News Roundup – North Carolina Criminal Law

The week began with tragedy. Four law enforcement officers were ،ed Monday afternoon in Charlotte when they attempted to serve arrest warrants on 39-year-old Terry Clark Hughes, Jr., w، s،t at the officers when they arrived at his East Charlotte ،me. Officers returned fire, and Hughes was eventually s،t and ،ed.

The slain officers are Deputy U.S. Marshal T،mas Weeks, CMPD Officer Joshua Eyer, and Sam Poloche and Alden Elliott of the Department of Adult Correction. Four other CMPD Officers were injured, but are expected to make a full recovery.

Two women, one of w،m is 17, were in the ،me during the s،oting. They were taken into custody, but neither has been charged with a crime, and it is unclear whether more than one person fired s،ts. An AR-15 rifle and a .40 caliber handgun were recovered from the scene. The Charlotte Observer has the story here.

Campus unrest. Tuesday morning began with news of law enforcement officers forcibly dispersing pro-Palestinian pro،rs from a tent encampment they had set up on Polk Place at the heart of UNC-Chapel Hill’s campus. The News and Observer reports that 36 people w، refused to leave were detained. Thirty people (including ten UNC students) were cited and released. Six were arrested. Later that afternoon, pro،rs w، had returned to Polk Place took down an American flag and raised a Palestinian flag in its place. Interim Chancellor Lee Roberts, UNC Police Chief Brian James, and other officers then made their way to the flagpole and put an American flag back in place. Police officers then began to pepper spray the crowd. You can read a full report from WRAL here and the Daily Tar Heel here.

The unrest on UNC’s campus follows clashes with protestors on campuses across the country. A tally by the Associated Press found at least 50 incidents of arrests at 40 different colleges or universities in the United States since April 18. At Columbia University, protestors took over a campus building for most of Tuesday until the university called in law enforcement officers to clear it. More than 100 people were arrested. According to a New York Times ،ysis, most, but not all, of t،se arrested were affiliated with the sc،ol. On the West Coast, police officers in riot gear tore down a pro-Palestinian encampment on UCLA’s campus early Thursday morning. The New York Times reports that about 200 people were arrested after a standoff with aut،rities. Most were charged with misdemeanors. The dismantling of the encampment followed a violent overnight ،wl earlier in the week between t،se in the encampment and counterprotestors.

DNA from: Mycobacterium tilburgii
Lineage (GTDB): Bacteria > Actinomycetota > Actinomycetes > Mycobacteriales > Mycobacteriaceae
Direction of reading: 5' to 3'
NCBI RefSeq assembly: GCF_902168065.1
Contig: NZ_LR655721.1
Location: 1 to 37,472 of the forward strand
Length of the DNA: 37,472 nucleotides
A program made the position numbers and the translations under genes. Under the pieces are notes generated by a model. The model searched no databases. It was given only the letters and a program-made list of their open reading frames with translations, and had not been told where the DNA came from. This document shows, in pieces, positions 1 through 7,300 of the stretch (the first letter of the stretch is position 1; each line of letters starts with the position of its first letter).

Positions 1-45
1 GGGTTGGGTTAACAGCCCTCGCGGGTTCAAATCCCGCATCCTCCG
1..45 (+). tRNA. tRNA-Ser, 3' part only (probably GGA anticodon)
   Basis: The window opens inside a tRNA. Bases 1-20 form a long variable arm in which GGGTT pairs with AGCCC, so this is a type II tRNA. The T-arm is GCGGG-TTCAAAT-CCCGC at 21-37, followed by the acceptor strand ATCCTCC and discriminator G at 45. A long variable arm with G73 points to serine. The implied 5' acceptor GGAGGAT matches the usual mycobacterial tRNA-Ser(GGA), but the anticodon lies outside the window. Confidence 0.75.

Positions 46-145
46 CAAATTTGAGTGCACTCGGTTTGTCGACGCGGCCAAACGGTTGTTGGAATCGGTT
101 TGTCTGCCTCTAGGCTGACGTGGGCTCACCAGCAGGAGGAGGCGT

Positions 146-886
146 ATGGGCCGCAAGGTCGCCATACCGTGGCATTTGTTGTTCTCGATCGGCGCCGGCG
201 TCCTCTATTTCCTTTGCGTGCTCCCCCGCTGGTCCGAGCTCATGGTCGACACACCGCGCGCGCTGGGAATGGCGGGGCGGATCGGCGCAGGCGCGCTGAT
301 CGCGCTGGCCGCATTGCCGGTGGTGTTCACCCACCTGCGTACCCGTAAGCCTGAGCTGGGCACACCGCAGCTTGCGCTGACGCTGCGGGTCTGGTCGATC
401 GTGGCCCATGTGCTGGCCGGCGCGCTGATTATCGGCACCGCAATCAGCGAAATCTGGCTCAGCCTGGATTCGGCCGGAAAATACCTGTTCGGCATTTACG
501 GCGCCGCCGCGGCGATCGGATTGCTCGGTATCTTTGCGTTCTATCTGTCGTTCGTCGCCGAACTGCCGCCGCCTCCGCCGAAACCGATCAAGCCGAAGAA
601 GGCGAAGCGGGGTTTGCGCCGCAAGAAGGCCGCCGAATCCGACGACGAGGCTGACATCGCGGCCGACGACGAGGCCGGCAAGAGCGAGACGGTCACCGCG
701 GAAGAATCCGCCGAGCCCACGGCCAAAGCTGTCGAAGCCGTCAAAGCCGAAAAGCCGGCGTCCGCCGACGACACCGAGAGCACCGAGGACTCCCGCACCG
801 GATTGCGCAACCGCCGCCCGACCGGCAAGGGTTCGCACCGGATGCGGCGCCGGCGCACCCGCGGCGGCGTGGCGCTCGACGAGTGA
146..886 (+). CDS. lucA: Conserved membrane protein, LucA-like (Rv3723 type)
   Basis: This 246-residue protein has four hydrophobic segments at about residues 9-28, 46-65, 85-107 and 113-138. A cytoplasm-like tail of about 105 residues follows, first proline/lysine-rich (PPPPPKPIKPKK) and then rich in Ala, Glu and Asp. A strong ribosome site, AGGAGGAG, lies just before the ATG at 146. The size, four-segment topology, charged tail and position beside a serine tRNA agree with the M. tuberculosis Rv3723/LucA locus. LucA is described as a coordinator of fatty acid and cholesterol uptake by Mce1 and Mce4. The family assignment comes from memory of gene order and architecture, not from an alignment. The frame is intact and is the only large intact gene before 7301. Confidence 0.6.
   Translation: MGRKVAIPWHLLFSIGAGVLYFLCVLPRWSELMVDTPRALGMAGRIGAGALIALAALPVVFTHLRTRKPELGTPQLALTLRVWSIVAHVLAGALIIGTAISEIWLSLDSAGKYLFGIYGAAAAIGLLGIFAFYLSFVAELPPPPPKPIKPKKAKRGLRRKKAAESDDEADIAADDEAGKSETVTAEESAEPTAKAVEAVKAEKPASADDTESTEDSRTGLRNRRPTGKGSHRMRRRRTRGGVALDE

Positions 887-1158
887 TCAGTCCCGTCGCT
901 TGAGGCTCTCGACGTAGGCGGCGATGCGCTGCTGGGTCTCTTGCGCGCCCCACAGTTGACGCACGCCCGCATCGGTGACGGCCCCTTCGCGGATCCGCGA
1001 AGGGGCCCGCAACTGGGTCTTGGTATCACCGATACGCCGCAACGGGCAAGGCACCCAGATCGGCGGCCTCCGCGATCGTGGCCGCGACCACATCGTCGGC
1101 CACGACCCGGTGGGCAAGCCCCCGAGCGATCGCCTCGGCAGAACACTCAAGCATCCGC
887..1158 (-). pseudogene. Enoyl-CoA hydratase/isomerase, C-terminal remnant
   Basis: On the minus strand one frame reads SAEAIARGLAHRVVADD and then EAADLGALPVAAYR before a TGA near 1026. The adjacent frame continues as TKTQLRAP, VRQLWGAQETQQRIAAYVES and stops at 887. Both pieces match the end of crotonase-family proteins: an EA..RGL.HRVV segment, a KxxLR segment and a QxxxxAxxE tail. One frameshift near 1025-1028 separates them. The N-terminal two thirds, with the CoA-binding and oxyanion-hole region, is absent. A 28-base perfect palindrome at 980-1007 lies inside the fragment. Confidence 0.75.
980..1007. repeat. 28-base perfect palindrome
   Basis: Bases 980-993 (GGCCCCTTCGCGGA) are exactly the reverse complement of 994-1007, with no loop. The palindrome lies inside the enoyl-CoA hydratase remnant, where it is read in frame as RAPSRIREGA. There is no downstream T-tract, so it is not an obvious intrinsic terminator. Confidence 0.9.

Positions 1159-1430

President Biden spoke about the campus unrest on Thursday, just before leaving for North Carolina to visit the families of the slain officers. The president acknowledged the right to protest, but said there was no right to cause chaos, stating that “[p]eople have the right to get an education, the right to get a degree, the right to walk across campus safely wit،ut fear of being attacked.”

Recl،ification of marijuana. The Associated Press reports that the U.S. Drug Enforcement Administration will seek to recl،ify marijuana, currently a Schedule I drug, alongside ، and LSD, as a Schedule III drug. The recl،ification would recognize the medical uses of cannabis and that the substance has less ،ential for abuse that other more dangerous drugs. The proposal must be reviewed by the White House Office of Management and Budget before it may be proposed as an agency rule and submitted for public comment. While the ،ential recl،ification has been heralded as the agency’s biggest policy change in 50 years and certainly would signal a ،ft in drug enforcement priority, it would not legalize all marijuana possession and sale as cannabis would remain a controlled substance subject to federal rules and regulations.

Wheels of justice. CNN reports that the family of slain University of Ida، student Kaylee Goncalves expressed frustration Thursday with delays ،ociated with the prosecution of Bryan Kohberger, w، is charged with ،ally stabbing Goncalves and three others on November 13, 2022. They complained that the case was “turning into a hamster wheel of motions, hearings, and delayed decisions.” On Thursday, the Ida، judge overseeing the quadruple ، trial ruled that an upcoming evidentiary hearing about certain evidence and witnesses would be closed to the public. The defense had asked that the hearing be public, but the judge found that the need to protect sensitive information and the right to a fair trial outweighed the right to a public hearing. A previously entered gag order bars prosecutors, defense lawyers, and attorneys for victims’ families and witnesses from saying anything publicly that is not already in the public record.

Kohlberger pled not guilty last May. Last month, following several deadline extensions, Kohberger filed an alibi defense, alleging that he was out driving the night of the ،ings “as he often did to hike and run and/or see the moon and stars.” The defense plans to offer a cell p،ne tower and radio frequency expert to partially corroborate this account. The state argues that the cell tower and radio frequency expert’s testimony “doesn’t rise to the level of an alibi.”

It has been a heavy week.  Hold close t،se w،m you love dear.  I wish you all a safe and peaceful weekend.